The symmetrical form of this suite, a central movement flanked by toccatas and “cadences”, as well as the suite’s symmetrical key-scheme, reminded me of calling into a great chasm and waiting for the echo to come back. In order to create slowly evolving harmonic progressions (a favorite musical device of mine) it was necessary to write intricate patterns for the marimbist to play on this virtually non-sustaining instrument. These patterns are like tiny details on the face of enormous geological formations, and for the most part each movement features only one such pattern. This likens the suite to a set of preludes similar to those of Bach and Chopin.
I attempted to create as much contrast as possible by juxtaposing quiet, introspective movements (nos. 2 and 4) with loud, extroverted movements. The performer’s choice of mallets enhances this contrast. Furthermore, I made use of extreme contrasts in register by intentionally avoiding certain areas of the marimba during one entire movement, then exploiting these areas in the next. This technique is most obvious between Toccata 1 (generally high and loud) and Cadence 1 ( low and soft).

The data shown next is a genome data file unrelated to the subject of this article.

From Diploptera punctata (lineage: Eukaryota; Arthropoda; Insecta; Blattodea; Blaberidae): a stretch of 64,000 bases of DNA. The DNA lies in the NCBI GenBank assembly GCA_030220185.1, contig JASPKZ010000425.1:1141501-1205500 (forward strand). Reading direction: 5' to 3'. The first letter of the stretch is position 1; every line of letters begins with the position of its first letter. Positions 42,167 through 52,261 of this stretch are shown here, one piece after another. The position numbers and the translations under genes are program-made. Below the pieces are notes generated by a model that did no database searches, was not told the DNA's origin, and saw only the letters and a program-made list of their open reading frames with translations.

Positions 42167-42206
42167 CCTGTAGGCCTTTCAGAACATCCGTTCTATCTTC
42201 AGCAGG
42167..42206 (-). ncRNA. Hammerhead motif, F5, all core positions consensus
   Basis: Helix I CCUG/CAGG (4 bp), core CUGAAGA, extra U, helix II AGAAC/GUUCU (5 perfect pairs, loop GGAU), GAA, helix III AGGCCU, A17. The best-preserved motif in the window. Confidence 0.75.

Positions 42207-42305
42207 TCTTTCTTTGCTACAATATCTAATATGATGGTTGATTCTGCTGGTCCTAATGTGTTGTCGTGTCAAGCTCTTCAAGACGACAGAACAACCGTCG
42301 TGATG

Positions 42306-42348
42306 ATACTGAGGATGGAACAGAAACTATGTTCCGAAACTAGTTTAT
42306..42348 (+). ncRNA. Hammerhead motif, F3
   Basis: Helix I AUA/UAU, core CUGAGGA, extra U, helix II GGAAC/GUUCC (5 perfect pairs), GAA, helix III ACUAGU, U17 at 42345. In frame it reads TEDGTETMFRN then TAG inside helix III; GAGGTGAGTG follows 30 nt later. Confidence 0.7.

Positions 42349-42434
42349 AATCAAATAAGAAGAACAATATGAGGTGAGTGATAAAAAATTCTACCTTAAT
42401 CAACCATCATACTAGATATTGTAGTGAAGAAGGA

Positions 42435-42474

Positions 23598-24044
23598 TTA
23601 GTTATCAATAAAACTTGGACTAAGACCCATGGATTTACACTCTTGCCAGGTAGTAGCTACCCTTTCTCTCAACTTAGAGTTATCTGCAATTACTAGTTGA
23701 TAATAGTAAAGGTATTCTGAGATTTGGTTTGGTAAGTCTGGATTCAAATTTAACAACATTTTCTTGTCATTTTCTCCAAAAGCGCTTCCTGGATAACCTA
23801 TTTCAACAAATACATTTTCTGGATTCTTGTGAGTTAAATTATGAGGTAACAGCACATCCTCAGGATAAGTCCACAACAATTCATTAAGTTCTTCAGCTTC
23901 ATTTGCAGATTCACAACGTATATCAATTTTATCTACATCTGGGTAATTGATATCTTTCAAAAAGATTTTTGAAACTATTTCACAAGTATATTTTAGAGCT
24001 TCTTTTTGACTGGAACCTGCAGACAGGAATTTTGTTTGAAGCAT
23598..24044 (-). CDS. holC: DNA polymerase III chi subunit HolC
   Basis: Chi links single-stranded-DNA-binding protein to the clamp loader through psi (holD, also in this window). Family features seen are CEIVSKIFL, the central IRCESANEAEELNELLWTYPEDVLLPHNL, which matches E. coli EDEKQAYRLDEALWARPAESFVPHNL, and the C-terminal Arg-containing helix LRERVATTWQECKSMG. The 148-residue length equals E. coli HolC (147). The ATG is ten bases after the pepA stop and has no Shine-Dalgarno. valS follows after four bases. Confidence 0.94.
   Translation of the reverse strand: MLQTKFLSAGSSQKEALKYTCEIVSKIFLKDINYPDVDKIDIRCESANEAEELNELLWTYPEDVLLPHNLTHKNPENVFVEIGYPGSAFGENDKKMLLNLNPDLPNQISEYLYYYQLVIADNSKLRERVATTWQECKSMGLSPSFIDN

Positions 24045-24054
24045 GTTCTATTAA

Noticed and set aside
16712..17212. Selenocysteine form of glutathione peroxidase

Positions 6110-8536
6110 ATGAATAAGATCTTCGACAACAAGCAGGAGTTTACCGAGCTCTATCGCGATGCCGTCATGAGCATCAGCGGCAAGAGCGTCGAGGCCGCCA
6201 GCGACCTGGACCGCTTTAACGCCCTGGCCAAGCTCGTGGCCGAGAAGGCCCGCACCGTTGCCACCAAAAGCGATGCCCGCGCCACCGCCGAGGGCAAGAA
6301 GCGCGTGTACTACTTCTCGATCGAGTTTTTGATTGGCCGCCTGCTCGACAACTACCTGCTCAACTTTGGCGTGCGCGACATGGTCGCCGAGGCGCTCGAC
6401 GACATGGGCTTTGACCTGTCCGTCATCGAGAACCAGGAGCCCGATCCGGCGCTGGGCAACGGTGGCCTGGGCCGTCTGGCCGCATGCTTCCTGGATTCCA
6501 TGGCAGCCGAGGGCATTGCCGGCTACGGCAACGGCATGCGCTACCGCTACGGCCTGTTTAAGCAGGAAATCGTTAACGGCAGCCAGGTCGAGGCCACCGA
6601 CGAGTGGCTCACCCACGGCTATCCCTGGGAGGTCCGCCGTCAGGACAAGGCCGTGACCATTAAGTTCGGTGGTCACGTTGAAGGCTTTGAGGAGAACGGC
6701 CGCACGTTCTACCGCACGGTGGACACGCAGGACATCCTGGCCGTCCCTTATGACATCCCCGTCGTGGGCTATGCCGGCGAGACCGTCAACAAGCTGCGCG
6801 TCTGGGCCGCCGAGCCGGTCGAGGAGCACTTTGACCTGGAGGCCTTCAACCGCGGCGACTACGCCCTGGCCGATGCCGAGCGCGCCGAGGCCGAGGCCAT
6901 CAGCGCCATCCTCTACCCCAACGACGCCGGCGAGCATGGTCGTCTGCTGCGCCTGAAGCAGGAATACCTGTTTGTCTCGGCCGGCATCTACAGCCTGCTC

Commissioned by Young Concert Artists for the Japanese marimbist Makoto Nakura, Canyon’s toccatas are intended to feature Mr. Nakura’s dazzling technical facility, but all of the music was written with his unique command as a performer in mind.